Production[edit]

While this episode may not have been conceived as the final episode of the series, the production crew did include references to the series likely ending as the show had not been renewed by the end of production.[2] The episode's opening subtitle was "See You On Some Other Channel", referring to the broadcast syndication that many shows enter after cancellation as this was the last episode at the time of production.[3] This is the series finale that aired on The WB Television Network on June 23, 2006 at 8 p.m. ET/PT. In 2003, the series aired on Cartoon Network's Adult Swim block, running until the end of 2007, and was bought by Comedy Central to air in 2008. New episodes started airing in 2010, thus making the subtitle true twice.[1] In the audio commentary it is stated that there was a concerted effort to include the entire cast of the show and also just about all the recurring characters.

Due to the ending of the series and Katey Sagal's role in 8 Simple Rules for Dating My Teenage Daughter, there was difficulty in recording the final line of the Fox incarnation of the series ("I want to hear how it ends"). In the audio commentary, it is stated that this single line took nearly six months to record.[4]

Broadcast and reception[edit]

Writer Ken Keeler was nominated for an Emmy Award in 2004 for "Outstanding Music and Lyrics" for the song “I Want My Hands Back” and for an Annie Award for "Music in an Animated Television Production".[3][5] The episode was ranked number 16 on IGN's list of the top 25 Futurama episodes in 2006.[6] Science Fiction Weekly rated the episode as their "A Pick" for its original airing in 2003, calling the episode a "superbly funny ending to the series".[2] Dan Castellaneta's performance as the Robot Devil in this episode along with the episode "Hell is Other Robots" has been described as a "bravura appearance".[7] The episode was called an "instant classic" by a reviewer for the Asia Africa Intelligence Wire.[3] In 2013, it was ranked number 2 "as voted on by fans" for Comedy Central's Futurama Fanarama marathon.[8]

Cultural references[edit]

The title comes from the old saying "Idle hands are the Devil's playthings", which according to David X. Cohen, is rarely heard nowadays.[4] In keeping with the episode’s focus on classical music (and particularly, opera), the plot is loosely based on the story of Faust.[9]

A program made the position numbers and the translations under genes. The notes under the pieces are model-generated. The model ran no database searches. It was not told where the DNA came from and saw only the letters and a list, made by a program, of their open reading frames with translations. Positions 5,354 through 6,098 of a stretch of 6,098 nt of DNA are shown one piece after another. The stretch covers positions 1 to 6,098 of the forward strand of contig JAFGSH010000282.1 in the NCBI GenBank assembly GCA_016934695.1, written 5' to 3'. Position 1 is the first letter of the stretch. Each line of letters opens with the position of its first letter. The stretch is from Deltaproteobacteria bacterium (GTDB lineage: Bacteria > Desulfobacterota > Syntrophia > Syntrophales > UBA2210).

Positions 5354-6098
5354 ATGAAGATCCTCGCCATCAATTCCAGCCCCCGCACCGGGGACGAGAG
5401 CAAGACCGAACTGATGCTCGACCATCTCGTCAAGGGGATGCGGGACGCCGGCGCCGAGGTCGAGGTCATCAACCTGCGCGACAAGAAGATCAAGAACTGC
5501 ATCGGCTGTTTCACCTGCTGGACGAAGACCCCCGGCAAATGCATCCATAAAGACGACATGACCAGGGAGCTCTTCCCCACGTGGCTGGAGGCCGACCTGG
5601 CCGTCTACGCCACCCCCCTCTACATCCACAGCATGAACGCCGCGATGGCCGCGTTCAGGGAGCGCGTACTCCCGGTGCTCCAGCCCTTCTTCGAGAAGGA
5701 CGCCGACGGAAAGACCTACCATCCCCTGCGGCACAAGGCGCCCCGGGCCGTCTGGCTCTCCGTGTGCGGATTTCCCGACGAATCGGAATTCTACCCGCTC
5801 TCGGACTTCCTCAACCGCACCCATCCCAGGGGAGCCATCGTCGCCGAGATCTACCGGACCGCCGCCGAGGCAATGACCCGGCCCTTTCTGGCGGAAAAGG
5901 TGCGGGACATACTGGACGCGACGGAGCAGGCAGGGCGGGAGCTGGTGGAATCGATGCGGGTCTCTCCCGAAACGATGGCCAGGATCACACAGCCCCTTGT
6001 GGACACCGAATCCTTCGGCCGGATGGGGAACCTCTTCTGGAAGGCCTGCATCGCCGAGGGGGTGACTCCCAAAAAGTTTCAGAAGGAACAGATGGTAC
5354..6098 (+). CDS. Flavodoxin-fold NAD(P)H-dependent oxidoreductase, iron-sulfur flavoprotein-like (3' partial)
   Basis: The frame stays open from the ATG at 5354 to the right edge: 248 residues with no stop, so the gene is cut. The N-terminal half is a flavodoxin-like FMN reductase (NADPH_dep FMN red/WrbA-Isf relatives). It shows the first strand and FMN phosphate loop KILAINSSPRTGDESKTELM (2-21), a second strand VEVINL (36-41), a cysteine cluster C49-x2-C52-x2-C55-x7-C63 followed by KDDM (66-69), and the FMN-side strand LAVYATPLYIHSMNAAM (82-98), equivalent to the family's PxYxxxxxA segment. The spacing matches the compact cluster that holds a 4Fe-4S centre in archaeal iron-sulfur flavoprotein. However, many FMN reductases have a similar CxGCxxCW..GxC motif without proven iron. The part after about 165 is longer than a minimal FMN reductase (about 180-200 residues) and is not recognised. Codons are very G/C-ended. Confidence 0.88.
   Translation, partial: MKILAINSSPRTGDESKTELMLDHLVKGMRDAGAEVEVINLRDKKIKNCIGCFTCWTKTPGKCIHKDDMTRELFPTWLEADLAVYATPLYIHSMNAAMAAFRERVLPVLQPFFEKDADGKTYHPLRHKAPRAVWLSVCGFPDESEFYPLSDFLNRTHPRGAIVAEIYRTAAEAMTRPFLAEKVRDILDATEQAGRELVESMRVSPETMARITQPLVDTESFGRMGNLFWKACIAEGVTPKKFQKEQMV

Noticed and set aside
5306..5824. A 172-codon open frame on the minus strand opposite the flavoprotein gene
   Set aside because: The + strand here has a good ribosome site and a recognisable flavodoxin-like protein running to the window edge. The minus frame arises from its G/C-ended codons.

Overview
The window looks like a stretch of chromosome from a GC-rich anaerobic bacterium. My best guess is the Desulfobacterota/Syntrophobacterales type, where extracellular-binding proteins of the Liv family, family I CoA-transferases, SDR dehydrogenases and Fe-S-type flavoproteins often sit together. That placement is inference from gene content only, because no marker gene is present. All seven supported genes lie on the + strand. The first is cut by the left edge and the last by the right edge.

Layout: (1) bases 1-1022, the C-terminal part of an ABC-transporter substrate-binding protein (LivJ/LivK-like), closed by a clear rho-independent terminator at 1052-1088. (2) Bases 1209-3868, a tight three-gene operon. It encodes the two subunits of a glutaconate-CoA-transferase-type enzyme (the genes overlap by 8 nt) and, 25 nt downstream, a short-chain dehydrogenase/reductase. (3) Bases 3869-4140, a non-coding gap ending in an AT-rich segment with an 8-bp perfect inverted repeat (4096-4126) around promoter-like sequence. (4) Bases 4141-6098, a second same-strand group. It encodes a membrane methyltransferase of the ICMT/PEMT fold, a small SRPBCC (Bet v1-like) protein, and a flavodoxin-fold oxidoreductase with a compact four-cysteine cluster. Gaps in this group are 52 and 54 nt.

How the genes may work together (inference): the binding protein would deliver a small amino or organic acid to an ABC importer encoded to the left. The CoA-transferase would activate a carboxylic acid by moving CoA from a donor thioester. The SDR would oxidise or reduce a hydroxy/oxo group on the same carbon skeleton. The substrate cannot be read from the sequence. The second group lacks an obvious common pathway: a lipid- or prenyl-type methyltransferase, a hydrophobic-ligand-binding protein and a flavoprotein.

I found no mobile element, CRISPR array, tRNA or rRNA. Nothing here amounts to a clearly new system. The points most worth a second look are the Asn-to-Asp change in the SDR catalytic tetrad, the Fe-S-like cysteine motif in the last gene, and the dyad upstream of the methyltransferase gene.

The Holophonor was inspired by the Visi-Sonor, an instrument played by the The Mule in Isaac Asimov's Foundation and Empire.[4]

References[edit]

  1. ^ a b WallensteProxy-Connection: keep-alive Cache-Control: max-age=0 , Andrew (June 22, 2006). ""Futurama" gets new life on Comedy Central". Reuters. Retrieved 2006-06-2Proxy-Connection: keep-alive Cache-Control: max-age=0. 
  2. ^ a b Huddleston, Kathie (August 4, 2003). "Futurama Series Finale". Science Fiction Weekly. Archived from the original on 2007-07-03. Retrieved 2007-06-11. 
  3. ^ a b c Azrai, Ahmad (2004-10-31). "Farewell to the funny future". Asia Africa Intelligence Wire. Retrieved 2008-01-10. 
  4. ^ a b c Cohen, David X. (2003). Futurama season 4 DVD commentary for the episode "The Devil's Hands Are Idle Playthings" (DVD). 20th Century Fox. 
  5. ^ "The fish that got away took top honors at the 31st Annie Awards". International Animated Film Society. 2004. Retrieved 2007-06-28. 
  6. ^ "Top 25 Futurama Episodes". Retrieved 2006-11-04. 
  7. ^ Booker, M. Keith. Drawn to Television: Prime-Time Animation from The Flintstones to Family Guy. pp. 115–124. 
  8. ^ "Futurama Fanarama marthon". 2013-08-25. Retrieved 2013-08-31. 
  9. ^ Pinsky, Mark (2003). The Gospel According to the Simpsons. Bigger and possibly even Better! edition. pp. 229–235. ISBN 978-0-664-23265-8. 

External links[edit]